- Road Building Machinery Equipment Act (RSA 2000 cR-18);
- ss.37 and 40 of the Securities Amendment Act (2006 c30);
- Social Care Facilities Licensing Act (RSA 2000 cS-10);
- ss.7(b) and 17(a) of the Stray Animals Amendment Act, 2005 (2005 c19);
- Wheat Board Money Trust Act (RSA 2000 cW-6);
- s.117 of the Wills and Succession Act (2010 cW-12.2); and,
- Workers’ Compensation Amendment Act (RSA 2000 c35).
Here is some further information about the legislation this Bill would repeal if passed:
Alberta Corporate Tax Amendment Act – the Alberta Corporate Tax Amendment Act would have introduced requirements for electronic filing of insurance premiums, tax returns, and capital tax returns by financial institutions. Some of these proposed amendments are no longer necessary, and others need to be reconsidered in light of subsequent changes to Alberta’s corporate tax legislation.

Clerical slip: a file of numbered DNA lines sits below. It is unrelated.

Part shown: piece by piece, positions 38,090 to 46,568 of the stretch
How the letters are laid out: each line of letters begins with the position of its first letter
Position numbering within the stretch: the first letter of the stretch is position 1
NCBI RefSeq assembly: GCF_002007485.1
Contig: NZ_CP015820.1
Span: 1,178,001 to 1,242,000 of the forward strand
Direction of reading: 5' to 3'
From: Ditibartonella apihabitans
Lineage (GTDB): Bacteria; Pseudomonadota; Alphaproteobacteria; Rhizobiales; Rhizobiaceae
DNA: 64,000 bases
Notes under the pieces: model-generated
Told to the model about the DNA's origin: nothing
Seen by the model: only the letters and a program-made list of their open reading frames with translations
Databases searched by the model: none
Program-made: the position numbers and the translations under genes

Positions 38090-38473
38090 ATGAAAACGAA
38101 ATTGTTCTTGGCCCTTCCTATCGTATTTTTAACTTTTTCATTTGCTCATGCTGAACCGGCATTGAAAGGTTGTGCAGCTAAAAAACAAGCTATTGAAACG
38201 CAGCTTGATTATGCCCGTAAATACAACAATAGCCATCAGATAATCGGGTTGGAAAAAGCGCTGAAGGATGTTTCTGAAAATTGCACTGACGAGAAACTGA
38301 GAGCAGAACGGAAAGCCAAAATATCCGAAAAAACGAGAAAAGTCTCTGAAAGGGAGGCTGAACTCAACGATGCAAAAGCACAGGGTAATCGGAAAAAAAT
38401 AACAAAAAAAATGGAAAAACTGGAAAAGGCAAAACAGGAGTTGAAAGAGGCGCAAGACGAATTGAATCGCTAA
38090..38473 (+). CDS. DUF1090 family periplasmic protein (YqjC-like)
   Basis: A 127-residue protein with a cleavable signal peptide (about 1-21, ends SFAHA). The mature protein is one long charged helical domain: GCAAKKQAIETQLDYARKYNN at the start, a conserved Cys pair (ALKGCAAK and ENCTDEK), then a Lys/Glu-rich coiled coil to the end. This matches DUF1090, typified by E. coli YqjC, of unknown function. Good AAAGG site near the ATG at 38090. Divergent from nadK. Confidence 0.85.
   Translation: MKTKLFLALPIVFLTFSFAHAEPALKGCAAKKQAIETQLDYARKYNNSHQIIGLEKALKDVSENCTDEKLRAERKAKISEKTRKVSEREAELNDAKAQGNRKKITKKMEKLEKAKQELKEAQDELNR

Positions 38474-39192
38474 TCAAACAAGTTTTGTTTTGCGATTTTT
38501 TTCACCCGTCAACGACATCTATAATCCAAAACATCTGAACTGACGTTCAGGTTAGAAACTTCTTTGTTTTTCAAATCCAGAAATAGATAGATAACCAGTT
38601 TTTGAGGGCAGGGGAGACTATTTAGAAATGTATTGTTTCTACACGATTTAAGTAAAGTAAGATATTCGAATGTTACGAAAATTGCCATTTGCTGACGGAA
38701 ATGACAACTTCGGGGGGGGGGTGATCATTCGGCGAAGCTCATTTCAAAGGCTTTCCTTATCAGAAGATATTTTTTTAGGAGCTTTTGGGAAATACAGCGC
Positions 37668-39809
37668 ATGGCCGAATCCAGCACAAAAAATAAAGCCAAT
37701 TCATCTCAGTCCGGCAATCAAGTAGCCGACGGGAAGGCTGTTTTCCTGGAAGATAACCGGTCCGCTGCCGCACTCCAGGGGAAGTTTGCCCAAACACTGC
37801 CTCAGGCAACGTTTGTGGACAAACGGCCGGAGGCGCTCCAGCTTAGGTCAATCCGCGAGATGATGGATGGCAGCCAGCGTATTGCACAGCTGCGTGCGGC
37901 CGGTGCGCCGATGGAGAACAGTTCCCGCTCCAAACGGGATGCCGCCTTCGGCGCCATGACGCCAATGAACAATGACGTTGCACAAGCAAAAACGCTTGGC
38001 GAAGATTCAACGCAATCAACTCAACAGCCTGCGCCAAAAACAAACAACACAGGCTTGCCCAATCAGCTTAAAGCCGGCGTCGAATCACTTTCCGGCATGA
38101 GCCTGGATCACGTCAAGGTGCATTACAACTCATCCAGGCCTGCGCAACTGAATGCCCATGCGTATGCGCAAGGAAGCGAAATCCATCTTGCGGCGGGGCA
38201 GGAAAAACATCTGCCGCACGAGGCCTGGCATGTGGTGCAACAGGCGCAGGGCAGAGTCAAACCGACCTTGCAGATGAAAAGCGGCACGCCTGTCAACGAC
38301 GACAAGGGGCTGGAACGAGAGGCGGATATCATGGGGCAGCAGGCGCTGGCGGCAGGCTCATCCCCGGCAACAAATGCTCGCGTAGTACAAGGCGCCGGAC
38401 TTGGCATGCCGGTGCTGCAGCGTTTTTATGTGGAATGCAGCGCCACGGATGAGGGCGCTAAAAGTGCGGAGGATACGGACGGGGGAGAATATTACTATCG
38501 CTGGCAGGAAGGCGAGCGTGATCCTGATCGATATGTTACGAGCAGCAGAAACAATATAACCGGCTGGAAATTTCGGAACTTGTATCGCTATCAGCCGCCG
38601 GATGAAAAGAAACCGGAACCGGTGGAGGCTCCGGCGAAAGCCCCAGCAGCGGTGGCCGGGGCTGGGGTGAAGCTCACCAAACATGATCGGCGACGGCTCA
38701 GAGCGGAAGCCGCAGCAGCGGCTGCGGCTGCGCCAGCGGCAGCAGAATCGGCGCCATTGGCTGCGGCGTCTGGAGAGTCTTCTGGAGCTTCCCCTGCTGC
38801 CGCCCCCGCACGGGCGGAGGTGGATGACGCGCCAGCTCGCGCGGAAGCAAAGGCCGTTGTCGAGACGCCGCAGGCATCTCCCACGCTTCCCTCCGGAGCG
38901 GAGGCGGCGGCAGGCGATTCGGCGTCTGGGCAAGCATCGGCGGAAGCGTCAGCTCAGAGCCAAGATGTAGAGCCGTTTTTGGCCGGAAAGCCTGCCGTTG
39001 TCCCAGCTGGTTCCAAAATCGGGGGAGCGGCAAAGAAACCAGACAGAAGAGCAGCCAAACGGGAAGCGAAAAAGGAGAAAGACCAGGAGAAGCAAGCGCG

Alberta Personal Income Tax (Tools Credit) Amendment Act, 2001 – this unproclaimed legislation is redundant. Tradespeople already have a tool deduction from the federal government which was introduced shortly after Alberta’s bill was passed. The federal deduction automatically reduces provincial income tax payable, making the proposed provincial credit redundant.
The Wheat Board Money Trust Act – establishes a Board of Trustees to oversee the administration of a $112,000 trust created from monies received from the Government of Canada in the 1920s from surplus Canadian Wheat Board funds. The trust remains at about $120,000 and is used to provide total annual scholarships of about $5,000. The funds will be transferred to the Alberta Heritage Scholarship Fund to continue to be used to provide scholarships for students enrolled in post-secondary agriculture programs.